What is herpes zoster oticus?
Herpes zoster oticus, also known as Ramsay Hunt Syndrome or Ramsay Hunt Syndrome type II, is a common complication of shingles. Shingles is an infection caused by the varicella-zoster virus, which is the virus that causes chickenpox. Shingles occurs in people who have had chickenpox and represents a reactivation of the dormant varicella-zoster virus.
Herpes zoster oticus is caused by the spread of the varicella-zoster virus to facial nerves. It is characterized by:
- Intense ear pain
- A rash around the ear, mouth, face, neck, and scalp
- Paralysis of facial nerves
Other symptoms may include:
- Hearing loss
- Vertigo (abnormal sensation of movement)
- Tinnitus (abnormal sounds)
- Loss of taste
- Dry mouth and eyes
Some cases do not require treatment. When treatment is needed, antiviral drugs or corticosteroids may be prescribed. Vertigo may be treated with the drug diazepam (Valium).
How can I or my loved one help improve care for people with herpes zoster oticus?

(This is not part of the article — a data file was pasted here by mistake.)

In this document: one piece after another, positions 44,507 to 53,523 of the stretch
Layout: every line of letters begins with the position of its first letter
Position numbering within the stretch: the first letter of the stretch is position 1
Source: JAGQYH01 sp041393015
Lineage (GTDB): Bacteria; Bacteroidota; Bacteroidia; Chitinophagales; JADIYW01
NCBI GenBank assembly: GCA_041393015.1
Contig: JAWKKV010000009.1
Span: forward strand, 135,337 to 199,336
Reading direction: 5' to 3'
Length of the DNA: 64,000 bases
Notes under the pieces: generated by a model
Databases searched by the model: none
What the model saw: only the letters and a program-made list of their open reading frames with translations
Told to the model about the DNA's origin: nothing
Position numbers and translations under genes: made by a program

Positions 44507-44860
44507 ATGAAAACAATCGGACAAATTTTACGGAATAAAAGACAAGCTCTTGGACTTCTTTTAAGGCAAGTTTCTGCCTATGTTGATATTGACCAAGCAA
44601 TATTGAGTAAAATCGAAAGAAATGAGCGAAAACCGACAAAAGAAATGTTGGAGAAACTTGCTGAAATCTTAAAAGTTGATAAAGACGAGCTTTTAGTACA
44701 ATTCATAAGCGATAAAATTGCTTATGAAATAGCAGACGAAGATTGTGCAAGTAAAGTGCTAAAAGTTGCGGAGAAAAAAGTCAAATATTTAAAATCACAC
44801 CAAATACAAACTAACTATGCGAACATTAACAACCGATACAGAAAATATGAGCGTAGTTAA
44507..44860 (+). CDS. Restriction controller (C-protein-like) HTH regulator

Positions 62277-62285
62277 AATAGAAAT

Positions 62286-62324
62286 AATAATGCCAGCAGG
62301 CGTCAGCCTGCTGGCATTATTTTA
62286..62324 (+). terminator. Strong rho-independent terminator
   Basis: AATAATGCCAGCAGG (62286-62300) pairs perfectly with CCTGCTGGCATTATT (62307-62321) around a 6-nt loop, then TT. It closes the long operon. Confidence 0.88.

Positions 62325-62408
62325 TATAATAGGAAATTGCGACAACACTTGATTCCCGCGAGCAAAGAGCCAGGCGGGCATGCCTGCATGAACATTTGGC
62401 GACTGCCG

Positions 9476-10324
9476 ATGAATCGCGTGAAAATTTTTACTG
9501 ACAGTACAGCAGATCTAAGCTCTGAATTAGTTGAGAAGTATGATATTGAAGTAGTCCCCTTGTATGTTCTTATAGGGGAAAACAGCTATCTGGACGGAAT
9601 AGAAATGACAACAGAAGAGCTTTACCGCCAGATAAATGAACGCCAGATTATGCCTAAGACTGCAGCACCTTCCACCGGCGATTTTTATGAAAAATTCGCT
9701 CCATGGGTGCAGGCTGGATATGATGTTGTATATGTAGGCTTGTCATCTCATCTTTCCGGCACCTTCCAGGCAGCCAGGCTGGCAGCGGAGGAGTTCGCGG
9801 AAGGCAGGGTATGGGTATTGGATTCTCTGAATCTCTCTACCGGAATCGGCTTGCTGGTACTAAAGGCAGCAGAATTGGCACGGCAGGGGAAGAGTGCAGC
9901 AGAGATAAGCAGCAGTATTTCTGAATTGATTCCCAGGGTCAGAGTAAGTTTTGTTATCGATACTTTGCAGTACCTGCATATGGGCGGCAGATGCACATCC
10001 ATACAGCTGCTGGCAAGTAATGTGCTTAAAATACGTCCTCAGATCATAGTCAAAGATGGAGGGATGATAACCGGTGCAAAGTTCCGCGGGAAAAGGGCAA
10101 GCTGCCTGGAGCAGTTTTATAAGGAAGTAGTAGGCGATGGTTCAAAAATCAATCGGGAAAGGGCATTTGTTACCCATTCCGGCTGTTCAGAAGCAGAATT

Consider participating in a clinical trial so clinicians and scientists can learn more about herpes zoster oticus and related disorders. Clinical research uses human volunteers to help researchers learn more about a disorder and perhaps find better ways to safely detect, treat, or prevent disease.
All types of volunteers are needed—those who are healthy or may have an illness or disease—of all different ages, sexes, races, and ethnicities to ensure that study results apply to as many people as possible, and that treatments will be safe and effective for everyone who will use them.
For information about participating in clinical research visit NIH Clinical Research Trials and You. Learn about clinical trials currently looking for people with herpes zoster oticus at Clinicaltrials.gov.
Where can I find more information about herpes zoster oticus?
Information may be available from the following resources:
National Institute on Deafness and Other Communication Disorders (NIDCD)